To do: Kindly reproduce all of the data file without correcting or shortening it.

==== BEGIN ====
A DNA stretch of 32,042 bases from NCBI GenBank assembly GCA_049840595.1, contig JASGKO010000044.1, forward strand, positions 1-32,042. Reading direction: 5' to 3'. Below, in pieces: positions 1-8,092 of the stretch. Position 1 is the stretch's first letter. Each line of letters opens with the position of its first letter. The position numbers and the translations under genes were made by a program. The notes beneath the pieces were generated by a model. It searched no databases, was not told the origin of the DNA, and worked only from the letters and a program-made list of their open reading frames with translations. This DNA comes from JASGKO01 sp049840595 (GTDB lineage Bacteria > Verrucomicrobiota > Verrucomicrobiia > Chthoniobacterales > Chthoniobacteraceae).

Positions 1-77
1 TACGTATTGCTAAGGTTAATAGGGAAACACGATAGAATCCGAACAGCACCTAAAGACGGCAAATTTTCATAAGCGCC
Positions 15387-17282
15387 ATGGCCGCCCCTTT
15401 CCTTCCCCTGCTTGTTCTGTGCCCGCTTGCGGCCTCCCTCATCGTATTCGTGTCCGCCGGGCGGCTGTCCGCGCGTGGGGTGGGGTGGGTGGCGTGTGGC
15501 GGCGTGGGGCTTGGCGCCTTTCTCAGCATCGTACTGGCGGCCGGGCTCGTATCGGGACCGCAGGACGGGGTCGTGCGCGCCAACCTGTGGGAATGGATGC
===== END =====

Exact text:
A DNA stretch of 32,042 bases from NCBI GenBank assembly GCA_049840595.1, contig JASGKO010000044.1, forward strand, positions 1-32,042. Reading direction: 5' to 3'. Below, in pieces: positions 1-8,092 of the stretch. Position 1 is the stretch's first letter. Each line of letters opens with the position of its first letter. The position numbers and the translations under genes were made by a program. The notes beneath the pieces were generated by a model. It searched no databases, was not told the origin of the DNA, and worked only from the letters and a program-made list of their open reading frames with translations. This DNA comes from JASGKO01 sp049840595 (GTDB lineage Bacteria > Verrucomicrobiota > Verrucomicrobiia > Chthoniobacterales > Chthoniobacteraceae).

Positions 1-77
1 TACGTATTGCTAAGGTTAATAGGGAAACACGATAGAATCCGAACAGCACCTAAAGACGGCAAATTTTCATAAGCGCC
Positions 15387-17282
15387 ATGGCCGCCCCTTT
15401 CCTTCCCCTGCTTGTTCTGTGCCCGCTTGCGGCCTCCCTCATCGTATTCGTGTCCGCCGGGCGGCTGTCCGCGCGTGGGGTGGGGTGGGTGGCGTGTGGC
15501 GGCGTGGGGCTTGGCGCCTTTCTCAGCATCGTACTGGCGGCCGGGCTCGTATCGGGACCGCAGGACGGGGTCGTGCGCGCCAACCTGTGGGAATGGATGC